So much “spring” music to choose from, but my mind has turned to American Maverick (and bricolagist) Charles Ives, whose Concord Sonata is a like a rambling early 20th century novel.
Here is pianist Jeremy Denk playing the third Movement, “The Alcotts,” which opens with the evocation of the first bars of Beethoven’s Fifth Symphony, as played on an out-of-tune piano in a New England home sometime in the 19th century.
Am trying (with, at best, mixed results) to learn the piano part to Beethoven’s “Spring” Sonata for violin and piano. Although not as difficult as many other of B’s works (talking about you, “Kreutzer Sonata”), it’s still plenty challenging. The title “Frühlingssonata,” which he did not use, comes from the relatively sunny disposition of the first movement. Like the even-numbered symphonies it is full of good spirits and earthy humor.
I will probably never be able to play this piece very fluently, but it is fascinating to learn, particularly the compelling way it is built around pushing up against (and over) the bar lines (listen to the very first phase with that agogic accent). Throughout, the piece keeps unfolding implications of a sort of “head over heels” character–one idea moving to the next. (“A” becoming “B” as a German scholar wrote of Beethoven, rather than “A” becoming more perfectly “A” in Mozart.”)
And yes, it does evoke the happiness of spring, which seems, finally, to be here.
Here is a lovely performance by violinist David Oistrakh and pianist Lev Oborin,
There is also a spectacular recording of the complete sonatas by Isabelle Faust & Alexander Melnikov, which they discuss here (perfs not on YouTube) including some interesting comments about the melody in the sonata.
Tipped by the American Press Institute‘s lively newsletter, I came across a fascinating portfolio site done by a class at NYU that is researching futures for the NYTimes. Engaging to nose around in (and fronted by an excellent video). Some things that will shock j-school old-timers (“division between advertising and editorial? why still a thing?”), but overall it’s clearly a labor of love, and a well-done one at that.
The books we read in adolescence often have an extraordinary effect on our lives. They are, among other things, an attempt at regime change. In Freud’s language we could say that we free ourselves of our parents’ ideals for us by using the available culture to make up our own ego-ideals, to evolve a sense of our own affinities beyond the family, to speak a language that is more our own. In the self-fashioning of adolescence, books (or music or films) begin really to take, to acquire a subtle but far-reaching effect that lasts throughout a person’s life. We should, therefore, take seriously Freud’s adolescent passion for Don Quixote, a story about a ‘madman’ – as he is frequently referred to in the book – whose life is eventually entirely formed by his reading, in his case the reading of chivalric romances. He is a man who inhabits, lives in and through, the fictions about knights errant that he has consumed, a fictional character who makes himself out of fictional characters.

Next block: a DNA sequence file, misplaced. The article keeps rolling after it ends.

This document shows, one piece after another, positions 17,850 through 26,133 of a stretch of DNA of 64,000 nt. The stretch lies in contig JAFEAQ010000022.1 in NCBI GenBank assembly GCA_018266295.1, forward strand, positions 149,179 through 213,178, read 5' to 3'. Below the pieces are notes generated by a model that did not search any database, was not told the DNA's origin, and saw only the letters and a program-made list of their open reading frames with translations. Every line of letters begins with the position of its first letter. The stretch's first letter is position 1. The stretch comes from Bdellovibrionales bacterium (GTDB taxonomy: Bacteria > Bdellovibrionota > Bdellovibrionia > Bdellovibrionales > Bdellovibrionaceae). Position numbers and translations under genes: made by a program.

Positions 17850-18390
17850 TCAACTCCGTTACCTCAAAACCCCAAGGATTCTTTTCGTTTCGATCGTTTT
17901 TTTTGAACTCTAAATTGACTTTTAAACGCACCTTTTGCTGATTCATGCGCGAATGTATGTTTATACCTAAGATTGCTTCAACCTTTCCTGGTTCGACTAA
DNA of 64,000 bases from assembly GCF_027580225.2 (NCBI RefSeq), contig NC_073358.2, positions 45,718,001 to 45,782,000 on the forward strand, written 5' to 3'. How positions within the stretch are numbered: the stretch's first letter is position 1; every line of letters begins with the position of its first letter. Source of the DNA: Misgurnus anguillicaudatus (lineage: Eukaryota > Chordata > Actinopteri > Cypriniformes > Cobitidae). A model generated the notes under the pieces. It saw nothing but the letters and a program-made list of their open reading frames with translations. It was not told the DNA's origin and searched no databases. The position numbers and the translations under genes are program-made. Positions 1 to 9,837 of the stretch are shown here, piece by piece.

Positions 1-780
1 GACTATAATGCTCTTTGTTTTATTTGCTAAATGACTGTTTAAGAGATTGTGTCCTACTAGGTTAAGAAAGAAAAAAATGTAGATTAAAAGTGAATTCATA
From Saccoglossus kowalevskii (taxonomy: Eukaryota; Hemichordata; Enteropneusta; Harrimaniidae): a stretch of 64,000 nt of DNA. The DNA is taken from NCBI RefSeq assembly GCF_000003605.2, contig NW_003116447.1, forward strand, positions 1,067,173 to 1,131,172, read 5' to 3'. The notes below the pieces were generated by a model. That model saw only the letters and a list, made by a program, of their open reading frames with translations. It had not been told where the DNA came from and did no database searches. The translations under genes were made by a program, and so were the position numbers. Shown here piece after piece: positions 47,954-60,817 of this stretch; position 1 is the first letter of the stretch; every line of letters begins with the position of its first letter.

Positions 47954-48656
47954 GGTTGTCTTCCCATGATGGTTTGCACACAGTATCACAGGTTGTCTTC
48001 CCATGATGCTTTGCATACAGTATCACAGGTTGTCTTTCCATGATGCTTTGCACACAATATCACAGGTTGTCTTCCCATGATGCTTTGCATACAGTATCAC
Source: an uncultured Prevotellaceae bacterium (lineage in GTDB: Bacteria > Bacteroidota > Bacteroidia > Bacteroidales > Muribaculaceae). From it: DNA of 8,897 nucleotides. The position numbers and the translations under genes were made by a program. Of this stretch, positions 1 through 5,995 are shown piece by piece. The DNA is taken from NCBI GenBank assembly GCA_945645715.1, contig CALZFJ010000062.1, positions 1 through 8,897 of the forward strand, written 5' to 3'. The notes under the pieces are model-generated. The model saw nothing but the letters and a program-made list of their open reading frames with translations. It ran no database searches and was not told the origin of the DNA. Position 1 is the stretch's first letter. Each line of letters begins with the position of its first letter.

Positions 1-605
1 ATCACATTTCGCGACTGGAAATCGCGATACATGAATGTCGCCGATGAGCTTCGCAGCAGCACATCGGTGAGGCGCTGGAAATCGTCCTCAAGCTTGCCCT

Rings true to me that what you do in those years has a resonance that lasts (although the ability to respond with such intensity does fade, on the whole a relief, I’m glad not to be undone by a song or a poem any more.) My adolescent self was formed by a hodgepodge of often not very great music or books (I was in love with Wilkie Collins’ The Moonstone, which, though fun, is hardly Cervantes) but the idea of fashioning yourself out of those materials does seem part of what that age is about, and perhaps why it’s so unavoidable that you always measure the music (poetry, art…) that you encounter later against the template set by that ardent first discovery.
Phillips goes on to make a remarkable point about what Don Q means in the context of Freud’s theory, with the advice that we might all be a little more easy going and conversational with our super-ego.
“That is a worrying trend. Imagine an economy in which the 0.1 per cent own the machines, the rest of the 1 per cent manage their operation, and the 99 per cent either do the remaining scraps of unautomatable work, or are unemployed. That is the world implied by developments in productivity and automation. It is Pikettyworld, in which capital is increasingly triumphant over labour. We get a glimpse of it in those quarterly numbers from Apple…”
The whole piece is well worth reading (as are most things by JL, including his great book on the financial meltdown, I.O.U.)
Shortly after reading this, I encountered the not surprising (but still mind-blowing) news that SanDisk has announced a microSD card that has a 200GB capacity. (Those are the storage cards that go into phones and other devices.) That’s nearly as big as the computer I’m writing this on (a relatively beefy MacBook Pro), and the equivalent of 25 DVDs, thousands of music files, hundreds of thousands of books, and god knows how many pictures of my cat.
As Lanchester points out, neither increasing storage nor upping processing power has proven to be so difficult. (The limiting factor, as a friend pointed out? plain old batteries…moving the atoms still takes a lot of work.)